Articles about Legal

Europe gives Privacy Shield one year to work

Europe's data protection authorities will hold fire for one year on the new Privacy Shield agreement, withholding any potential legal challenges until mid-2017. In a statement [PDF] by the Article 29 Working Party (WP29), the influential body noted it was still unhappy with the final text of the agreement – which replaces the …
Kieren McCarthy, 26 Jul 2016
Baby looks taken aback/shocked/affronted. Photo by Shutterstock

Ofcom: Legal separation will force Openreach to eat more fibre

Sharon White, the boss of UK comms watchdog Ofcom, hopes plans to legally separate Openreach from BT will force it to increase its investment of two million fibre-to-the-premise (FTTP) connections over the next four years. White was speaking at a briefing following the announcement by the regulator this morning that Openreach …
Kat Hall, 26 Jul 2016

Florida Man cleared of money laundering after selling Bitcoins to Agent Ponzi

A money-laundering case in Florida has unraveled after a judge declared Bitcoins are not a valid form of money. Judge Teresa Pooler cleared [PDF] defendant Michell Espinoza of running an unlicensed money exchange and money laundering charges on the grounds that the Bitcoins he sold to two undercover investigators were goods …
Shaun Nichols, 26 Jul 2016
private investigator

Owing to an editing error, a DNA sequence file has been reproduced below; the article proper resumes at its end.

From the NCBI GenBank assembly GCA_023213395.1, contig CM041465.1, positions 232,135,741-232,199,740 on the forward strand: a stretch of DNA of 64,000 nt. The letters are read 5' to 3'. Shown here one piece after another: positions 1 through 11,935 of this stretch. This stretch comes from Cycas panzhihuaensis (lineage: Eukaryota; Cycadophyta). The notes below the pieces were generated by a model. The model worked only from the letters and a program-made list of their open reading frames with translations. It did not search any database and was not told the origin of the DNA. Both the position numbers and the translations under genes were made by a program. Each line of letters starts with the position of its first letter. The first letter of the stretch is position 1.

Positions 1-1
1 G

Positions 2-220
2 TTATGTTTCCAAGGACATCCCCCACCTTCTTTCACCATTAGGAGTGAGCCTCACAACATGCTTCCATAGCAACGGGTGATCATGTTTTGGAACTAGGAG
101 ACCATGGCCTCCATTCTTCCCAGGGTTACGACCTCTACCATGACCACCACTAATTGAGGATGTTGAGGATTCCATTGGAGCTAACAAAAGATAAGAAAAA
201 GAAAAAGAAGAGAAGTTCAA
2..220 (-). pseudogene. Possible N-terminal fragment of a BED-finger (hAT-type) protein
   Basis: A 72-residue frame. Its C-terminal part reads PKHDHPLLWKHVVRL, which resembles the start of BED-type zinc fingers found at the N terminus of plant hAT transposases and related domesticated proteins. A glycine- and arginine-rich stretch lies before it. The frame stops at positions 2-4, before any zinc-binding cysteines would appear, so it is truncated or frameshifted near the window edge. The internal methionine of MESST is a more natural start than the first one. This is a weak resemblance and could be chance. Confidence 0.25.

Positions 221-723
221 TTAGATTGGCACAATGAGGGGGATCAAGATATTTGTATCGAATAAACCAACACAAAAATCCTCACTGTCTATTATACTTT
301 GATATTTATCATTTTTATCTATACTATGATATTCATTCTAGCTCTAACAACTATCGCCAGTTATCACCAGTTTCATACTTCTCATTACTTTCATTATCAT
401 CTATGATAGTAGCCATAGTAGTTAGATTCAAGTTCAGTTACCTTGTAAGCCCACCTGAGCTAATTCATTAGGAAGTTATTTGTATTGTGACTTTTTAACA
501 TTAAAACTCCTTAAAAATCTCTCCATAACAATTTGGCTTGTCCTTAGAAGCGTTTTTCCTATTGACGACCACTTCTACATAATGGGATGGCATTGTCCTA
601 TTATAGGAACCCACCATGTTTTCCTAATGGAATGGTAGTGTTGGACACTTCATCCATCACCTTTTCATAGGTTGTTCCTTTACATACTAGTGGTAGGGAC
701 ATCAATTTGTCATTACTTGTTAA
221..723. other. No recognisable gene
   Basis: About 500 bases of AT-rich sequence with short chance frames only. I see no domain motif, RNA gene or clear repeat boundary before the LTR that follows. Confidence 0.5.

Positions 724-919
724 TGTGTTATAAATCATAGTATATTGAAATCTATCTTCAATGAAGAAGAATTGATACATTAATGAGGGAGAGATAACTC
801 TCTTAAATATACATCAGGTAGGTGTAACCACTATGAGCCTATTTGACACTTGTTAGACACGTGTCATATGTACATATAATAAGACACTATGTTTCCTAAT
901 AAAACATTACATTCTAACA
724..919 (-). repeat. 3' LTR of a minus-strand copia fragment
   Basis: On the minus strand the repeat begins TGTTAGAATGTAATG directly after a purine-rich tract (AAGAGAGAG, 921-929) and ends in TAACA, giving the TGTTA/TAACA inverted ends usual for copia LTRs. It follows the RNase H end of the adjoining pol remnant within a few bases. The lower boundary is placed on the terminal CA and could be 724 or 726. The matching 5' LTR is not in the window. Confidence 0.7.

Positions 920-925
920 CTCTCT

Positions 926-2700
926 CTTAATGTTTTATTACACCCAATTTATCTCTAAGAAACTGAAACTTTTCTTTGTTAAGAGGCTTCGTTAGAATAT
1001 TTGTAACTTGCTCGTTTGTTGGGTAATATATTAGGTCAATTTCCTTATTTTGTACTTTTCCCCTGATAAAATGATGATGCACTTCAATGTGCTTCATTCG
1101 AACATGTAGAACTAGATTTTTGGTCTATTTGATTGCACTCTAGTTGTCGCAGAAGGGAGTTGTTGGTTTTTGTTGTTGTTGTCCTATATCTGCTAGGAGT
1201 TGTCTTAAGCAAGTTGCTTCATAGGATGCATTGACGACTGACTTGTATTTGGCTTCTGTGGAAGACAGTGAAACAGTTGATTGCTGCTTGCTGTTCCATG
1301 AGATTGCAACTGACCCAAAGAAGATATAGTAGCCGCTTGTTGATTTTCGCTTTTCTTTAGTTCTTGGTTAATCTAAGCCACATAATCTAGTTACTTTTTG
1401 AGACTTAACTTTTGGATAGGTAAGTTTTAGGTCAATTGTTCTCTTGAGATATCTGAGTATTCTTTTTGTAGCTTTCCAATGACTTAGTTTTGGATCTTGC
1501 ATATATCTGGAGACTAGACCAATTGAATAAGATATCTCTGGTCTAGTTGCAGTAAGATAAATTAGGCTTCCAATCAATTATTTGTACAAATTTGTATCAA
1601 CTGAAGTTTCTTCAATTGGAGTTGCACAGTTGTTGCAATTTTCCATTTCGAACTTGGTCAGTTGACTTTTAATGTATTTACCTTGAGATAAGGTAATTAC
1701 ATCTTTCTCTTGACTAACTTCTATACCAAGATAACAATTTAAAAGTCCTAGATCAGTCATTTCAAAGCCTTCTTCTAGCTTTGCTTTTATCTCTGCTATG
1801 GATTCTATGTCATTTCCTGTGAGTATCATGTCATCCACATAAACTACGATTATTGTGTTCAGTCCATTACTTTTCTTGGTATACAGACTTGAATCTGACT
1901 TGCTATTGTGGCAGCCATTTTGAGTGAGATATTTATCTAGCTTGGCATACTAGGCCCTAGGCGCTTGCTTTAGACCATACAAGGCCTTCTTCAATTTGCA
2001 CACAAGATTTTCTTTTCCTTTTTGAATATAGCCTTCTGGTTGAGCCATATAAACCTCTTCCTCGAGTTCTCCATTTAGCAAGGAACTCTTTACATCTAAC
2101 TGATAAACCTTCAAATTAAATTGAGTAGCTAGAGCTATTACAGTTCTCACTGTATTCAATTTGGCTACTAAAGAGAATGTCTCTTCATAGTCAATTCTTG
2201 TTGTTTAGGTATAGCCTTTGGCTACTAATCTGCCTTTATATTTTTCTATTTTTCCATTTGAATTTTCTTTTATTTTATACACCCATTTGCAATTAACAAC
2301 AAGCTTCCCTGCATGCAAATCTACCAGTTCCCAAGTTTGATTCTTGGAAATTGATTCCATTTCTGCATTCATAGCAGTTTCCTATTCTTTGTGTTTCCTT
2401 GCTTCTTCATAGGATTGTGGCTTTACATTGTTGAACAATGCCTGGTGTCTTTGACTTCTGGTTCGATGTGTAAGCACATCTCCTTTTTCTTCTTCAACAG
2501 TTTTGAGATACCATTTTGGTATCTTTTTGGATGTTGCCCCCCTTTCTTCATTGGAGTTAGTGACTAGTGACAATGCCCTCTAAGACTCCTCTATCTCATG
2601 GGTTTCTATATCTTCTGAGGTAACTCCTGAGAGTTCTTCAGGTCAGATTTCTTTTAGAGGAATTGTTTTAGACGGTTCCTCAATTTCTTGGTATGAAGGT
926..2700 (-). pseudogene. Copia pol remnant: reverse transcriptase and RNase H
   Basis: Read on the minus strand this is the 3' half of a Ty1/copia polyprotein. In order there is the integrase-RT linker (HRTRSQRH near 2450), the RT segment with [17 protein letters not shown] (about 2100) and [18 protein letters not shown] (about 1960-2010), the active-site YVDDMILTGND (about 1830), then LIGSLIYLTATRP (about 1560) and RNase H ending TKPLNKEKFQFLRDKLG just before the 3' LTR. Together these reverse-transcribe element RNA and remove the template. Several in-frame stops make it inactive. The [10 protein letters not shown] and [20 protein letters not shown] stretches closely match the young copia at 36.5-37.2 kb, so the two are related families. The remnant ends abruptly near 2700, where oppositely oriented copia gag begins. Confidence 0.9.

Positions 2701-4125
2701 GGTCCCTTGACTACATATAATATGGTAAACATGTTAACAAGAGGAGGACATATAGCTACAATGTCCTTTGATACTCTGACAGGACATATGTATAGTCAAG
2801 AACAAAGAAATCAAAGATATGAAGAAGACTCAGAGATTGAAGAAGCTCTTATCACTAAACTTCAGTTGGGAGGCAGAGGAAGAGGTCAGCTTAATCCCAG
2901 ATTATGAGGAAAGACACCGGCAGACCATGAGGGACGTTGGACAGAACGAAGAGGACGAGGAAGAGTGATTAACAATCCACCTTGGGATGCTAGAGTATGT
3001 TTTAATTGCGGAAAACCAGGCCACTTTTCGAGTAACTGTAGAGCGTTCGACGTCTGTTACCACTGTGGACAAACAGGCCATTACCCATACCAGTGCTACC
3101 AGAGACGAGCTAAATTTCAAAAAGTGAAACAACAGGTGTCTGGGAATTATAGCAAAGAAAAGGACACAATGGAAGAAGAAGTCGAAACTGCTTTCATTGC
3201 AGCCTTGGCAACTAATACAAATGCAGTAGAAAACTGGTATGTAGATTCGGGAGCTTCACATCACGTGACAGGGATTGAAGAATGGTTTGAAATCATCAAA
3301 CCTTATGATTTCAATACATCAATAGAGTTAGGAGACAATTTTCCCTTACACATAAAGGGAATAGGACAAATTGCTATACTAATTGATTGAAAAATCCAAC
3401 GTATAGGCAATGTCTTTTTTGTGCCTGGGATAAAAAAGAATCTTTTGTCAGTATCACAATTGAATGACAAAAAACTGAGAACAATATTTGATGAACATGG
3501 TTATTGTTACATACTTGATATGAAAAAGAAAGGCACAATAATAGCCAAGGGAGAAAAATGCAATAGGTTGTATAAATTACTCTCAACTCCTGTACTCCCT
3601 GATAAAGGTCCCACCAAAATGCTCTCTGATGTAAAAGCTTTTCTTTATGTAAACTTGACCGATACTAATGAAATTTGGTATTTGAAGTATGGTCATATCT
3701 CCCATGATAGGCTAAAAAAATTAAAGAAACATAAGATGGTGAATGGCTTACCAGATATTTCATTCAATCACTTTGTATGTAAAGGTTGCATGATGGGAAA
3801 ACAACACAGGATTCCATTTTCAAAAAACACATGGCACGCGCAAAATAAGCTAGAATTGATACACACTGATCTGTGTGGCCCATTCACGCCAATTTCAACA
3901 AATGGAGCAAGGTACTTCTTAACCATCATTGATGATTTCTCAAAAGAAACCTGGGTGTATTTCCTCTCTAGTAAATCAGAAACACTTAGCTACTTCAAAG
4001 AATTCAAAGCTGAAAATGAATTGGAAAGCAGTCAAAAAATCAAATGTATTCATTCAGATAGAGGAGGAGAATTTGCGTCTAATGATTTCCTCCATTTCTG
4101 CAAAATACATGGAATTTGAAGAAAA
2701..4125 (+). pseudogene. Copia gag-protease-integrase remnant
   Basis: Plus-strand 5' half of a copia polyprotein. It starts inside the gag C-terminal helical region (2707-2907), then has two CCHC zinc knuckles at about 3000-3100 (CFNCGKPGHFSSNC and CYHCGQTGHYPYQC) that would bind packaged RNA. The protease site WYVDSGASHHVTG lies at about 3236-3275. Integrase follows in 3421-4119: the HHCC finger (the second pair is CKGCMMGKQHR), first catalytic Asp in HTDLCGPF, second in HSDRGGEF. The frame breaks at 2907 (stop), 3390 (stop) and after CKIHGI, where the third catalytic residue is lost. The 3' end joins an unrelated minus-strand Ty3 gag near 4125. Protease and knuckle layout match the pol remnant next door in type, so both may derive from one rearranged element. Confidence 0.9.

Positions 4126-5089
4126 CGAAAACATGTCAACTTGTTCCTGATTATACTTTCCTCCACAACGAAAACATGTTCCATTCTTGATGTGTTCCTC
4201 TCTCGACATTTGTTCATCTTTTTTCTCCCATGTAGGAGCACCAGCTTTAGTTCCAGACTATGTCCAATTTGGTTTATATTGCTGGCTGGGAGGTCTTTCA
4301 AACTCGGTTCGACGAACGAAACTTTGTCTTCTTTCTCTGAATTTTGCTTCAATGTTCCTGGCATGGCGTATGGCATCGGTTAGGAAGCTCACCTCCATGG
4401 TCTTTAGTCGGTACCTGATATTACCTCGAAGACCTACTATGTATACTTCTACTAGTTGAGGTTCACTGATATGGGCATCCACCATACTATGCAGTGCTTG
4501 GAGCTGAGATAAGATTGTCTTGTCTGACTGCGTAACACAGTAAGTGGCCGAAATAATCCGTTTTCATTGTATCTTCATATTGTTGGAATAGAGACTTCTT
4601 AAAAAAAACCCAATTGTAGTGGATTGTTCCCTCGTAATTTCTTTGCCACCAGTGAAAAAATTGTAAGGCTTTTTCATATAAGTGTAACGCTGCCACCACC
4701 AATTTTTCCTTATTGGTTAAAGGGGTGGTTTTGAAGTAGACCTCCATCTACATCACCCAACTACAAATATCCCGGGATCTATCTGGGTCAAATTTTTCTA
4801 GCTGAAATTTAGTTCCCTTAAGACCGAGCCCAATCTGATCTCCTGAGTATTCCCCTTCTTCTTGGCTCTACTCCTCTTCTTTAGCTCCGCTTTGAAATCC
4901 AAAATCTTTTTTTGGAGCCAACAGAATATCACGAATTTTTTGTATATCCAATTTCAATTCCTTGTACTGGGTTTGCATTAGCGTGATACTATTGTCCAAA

Uber's dud private dick given a hard time by judge in stiff surge case

A private investigator hired by Uber potentially broke the law while digging up dirt on someone suing the taxi app biz, a New York judge has ruled. Information gathered by the dodgy sleuth cannot be used in court by Uber, the beak added. Uber and its CEO Travis Kalanick were sued by New Yorker Spencer Meyer, who accused them …
Iain Thomson, 25 Jul 2016

Schrems v Facebook: 2018

The case against Facebook for breaking data privacy law, brought by law student Max Schrems, is not going to be decided for at least another year. Schrems posted the schedule devised by the Irish High Court in his case, noting that it was "lengthy" and that it had been four years since his original complaint, and 18 months …
Kieren McCarthy, 25 Jul 2016

Apple, Facebook and Coinbase coughed data to finger alleged pirate king

The United States case against alleged Kickass Torrents (KAT) boss Artem Vaulin is built on data obtained from Apple, Facebook and Coinbase. The criminal complaint (PDF) against Vaulin details how the U.S. Department of Homeland Security, Immigration and Customs Enforcement conducted a lengthy online probe into the alleged …
Simon Sharwood, 22 Jul 2016

EFF declares anti-piracy DMCA unconstitutional in new legal showdown